Ottawa office market experiencing tug-of-war between private and public sectors: Colliers
The continued growth within the innovative and independent private sector high-tech industry in the Ottawa region is helping to dampen the effect on the office market caused by continuing Federal Government downsizing, according to the Q2-2015 Colliers International Office and Industrial reports on the National Capital Region.
“Ottawa stopped being just a ‘Government Town’ long ago and our Q2 results illustrate the gradual growth the high-tech sector is experiencing,” said Kelvin Holmes, managing director of Colliers International in Ottawa. “Growth in the private sector office market, particularly in high-tech, will go a long way to mitigate the impact of the Federal Government’s real estate strategy”
Colliers Ottawa Office Report
Vacancy rates across the Ottawa office market increased in Q2 to 12.4 per cent, up from 10.6 per cent in Q2 2014, a direct result of government downsizing and relocation, which, because of its magnitude, has had a domino effect on the overall office market. “On the horizon for Ottawa will be the Department of Defense leaving the downtown core, which will have a dramatic impact on the downtown office market,” Holmes added.
Two other upcoming factors are also worth watching: the October 2015 federal election, which is still a wildcard on the effect it may have on the Ottawa office market, and a number of Public Works and Government Services Canada tenders for office space within the downtown submarket, which might mitigate major office market disruptions.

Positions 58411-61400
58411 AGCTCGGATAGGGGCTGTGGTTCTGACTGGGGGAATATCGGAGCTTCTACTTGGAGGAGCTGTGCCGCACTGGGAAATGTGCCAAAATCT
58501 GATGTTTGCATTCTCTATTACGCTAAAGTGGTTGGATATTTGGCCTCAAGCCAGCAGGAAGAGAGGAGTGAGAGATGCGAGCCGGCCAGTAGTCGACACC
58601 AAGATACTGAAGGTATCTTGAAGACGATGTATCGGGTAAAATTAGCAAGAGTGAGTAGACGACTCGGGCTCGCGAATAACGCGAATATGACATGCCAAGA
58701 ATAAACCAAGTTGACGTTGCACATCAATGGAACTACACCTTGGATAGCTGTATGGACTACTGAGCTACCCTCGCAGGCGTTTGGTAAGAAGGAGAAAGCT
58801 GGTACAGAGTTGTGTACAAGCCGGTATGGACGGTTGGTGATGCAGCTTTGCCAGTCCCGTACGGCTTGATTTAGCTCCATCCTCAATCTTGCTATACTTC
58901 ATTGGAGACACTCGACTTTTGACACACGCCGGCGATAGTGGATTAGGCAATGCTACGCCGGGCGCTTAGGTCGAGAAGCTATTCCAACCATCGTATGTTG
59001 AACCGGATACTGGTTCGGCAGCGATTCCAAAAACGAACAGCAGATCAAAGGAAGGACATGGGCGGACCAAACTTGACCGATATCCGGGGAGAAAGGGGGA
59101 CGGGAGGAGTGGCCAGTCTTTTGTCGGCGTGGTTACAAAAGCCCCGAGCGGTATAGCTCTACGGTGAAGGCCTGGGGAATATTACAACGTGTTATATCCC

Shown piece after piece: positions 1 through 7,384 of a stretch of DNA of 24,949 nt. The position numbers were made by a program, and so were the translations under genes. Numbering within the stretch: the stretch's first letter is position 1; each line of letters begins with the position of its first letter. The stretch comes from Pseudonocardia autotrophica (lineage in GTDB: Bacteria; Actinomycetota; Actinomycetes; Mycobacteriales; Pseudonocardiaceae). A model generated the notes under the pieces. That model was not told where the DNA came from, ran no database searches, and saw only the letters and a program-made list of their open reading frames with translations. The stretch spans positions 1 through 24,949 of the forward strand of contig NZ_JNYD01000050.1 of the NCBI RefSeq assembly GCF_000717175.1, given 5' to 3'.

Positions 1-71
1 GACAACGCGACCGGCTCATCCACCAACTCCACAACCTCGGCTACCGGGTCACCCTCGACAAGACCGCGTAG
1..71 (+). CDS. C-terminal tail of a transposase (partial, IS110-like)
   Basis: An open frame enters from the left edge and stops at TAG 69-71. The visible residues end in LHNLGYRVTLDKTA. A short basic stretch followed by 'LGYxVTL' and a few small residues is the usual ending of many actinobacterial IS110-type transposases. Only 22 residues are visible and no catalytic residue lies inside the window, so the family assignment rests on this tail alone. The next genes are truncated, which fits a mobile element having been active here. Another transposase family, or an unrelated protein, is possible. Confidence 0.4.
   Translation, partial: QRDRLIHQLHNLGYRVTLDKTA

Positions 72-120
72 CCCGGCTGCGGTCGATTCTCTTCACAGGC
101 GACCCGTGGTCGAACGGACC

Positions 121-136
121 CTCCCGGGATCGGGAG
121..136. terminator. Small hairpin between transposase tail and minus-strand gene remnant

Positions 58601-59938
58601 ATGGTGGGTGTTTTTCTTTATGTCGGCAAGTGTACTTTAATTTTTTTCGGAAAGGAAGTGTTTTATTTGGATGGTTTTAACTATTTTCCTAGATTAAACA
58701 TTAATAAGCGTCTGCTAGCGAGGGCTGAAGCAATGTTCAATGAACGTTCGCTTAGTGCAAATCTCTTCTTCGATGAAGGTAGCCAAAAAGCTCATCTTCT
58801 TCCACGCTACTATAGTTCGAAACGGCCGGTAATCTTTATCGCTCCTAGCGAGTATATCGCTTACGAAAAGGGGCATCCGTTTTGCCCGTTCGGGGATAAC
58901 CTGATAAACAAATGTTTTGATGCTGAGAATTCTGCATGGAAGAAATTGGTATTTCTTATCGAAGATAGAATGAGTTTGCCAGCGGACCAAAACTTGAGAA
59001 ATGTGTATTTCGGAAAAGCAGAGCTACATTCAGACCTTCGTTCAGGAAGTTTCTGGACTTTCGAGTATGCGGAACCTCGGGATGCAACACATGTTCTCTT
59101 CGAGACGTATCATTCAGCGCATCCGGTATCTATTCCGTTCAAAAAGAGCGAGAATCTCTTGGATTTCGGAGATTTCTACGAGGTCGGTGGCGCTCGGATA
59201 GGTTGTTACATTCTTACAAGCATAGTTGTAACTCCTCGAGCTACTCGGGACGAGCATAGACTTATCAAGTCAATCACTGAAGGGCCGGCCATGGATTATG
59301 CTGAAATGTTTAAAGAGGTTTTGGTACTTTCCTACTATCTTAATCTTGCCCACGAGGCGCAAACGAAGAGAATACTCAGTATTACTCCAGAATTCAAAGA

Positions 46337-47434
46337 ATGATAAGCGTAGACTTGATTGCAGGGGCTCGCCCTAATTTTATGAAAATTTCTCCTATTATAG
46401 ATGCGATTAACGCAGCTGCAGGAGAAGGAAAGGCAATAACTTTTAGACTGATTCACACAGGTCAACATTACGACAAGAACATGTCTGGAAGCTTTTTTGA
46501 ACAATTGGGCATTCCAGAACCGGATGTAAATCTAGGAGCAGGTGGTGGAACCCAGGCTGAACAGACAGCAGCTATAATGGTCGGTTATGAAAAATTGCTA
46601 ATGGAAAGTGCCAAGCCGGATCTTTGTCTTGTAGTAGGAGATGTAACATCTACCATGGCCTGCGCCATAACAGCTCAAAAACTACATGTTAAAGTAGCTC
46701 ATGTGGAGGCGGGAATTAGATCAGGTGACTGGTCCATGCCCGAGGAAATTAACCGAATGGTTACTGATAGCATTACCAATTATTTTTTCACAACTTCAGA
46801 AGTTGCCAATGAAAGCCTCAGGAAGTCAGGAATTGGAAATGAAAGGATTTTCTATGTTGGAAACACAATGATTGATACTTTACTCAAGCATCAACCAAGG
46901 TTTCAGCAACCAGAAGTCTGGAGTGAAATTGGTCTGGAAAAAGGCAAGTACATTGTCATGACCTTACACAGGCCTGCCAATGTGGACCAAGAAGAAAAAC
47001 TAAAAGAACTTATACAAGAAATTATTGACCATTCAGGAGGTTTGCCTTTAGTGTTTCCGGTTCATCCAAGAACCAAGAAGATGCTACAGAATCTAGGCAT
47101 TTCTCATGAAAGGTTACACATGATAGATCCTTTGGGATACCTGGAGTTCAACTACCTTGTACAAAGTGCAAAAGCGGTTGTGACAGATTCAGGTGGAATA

The Colliers Report shows the Kanata and downtown submarkets have been most positively impacted by the growth in the private sector markets, with vacancy in Q2 2015 at 14.4 per cent, down from 16.1 percent in Q2 2014. The report says many private sector companies are planning for positive growth in the next 1 to 2 years, which would be the first sign of a true recovery since 2008.
Added Holmes, “The result of this back and forth in expansion and contraction amongst the private and public sectors in Ottawa is that a number of landlords are offering aggressive deals in order to minimize the impact of large-scale tenants, such as the federal government, leaving their buildings. The report says the current common trend in Ottawa is high interest from the private sector in conjunction with high competition from landlords.”
Colliers Ottawa Industrial Report
In examining the industrial market, the Colliers report shows vacancy in Ottawa remains low and stable during the first half of 2015, marked by a decrease in market activity compared to 2014. Minimal options in the market have resulted in many industrial tenants choosing to stay where they are, rather than going through the process of looking for new space.
“Ottawa needs to create new industrial inventory and until that happens, there is reason for caution for the remainder of 2015,” said Holmes. “There is a lack of activity, regardless of price, in this sector. This lack of action on well-located, good-quality industrial space could indicate a slowing of this market until new quality inventory is added.”
This report surveyed 1,536 industrial buildings in the Ottawa National Capital Region with a total square footage of more than 46.5 million square feet. It showed a total vacancy of just 1.5 million square feet in Q2 2015, or 3.3 per cent, a drop of 1.5 per cent from the 4.8 per cent vacancy rate shown in Q1 2015.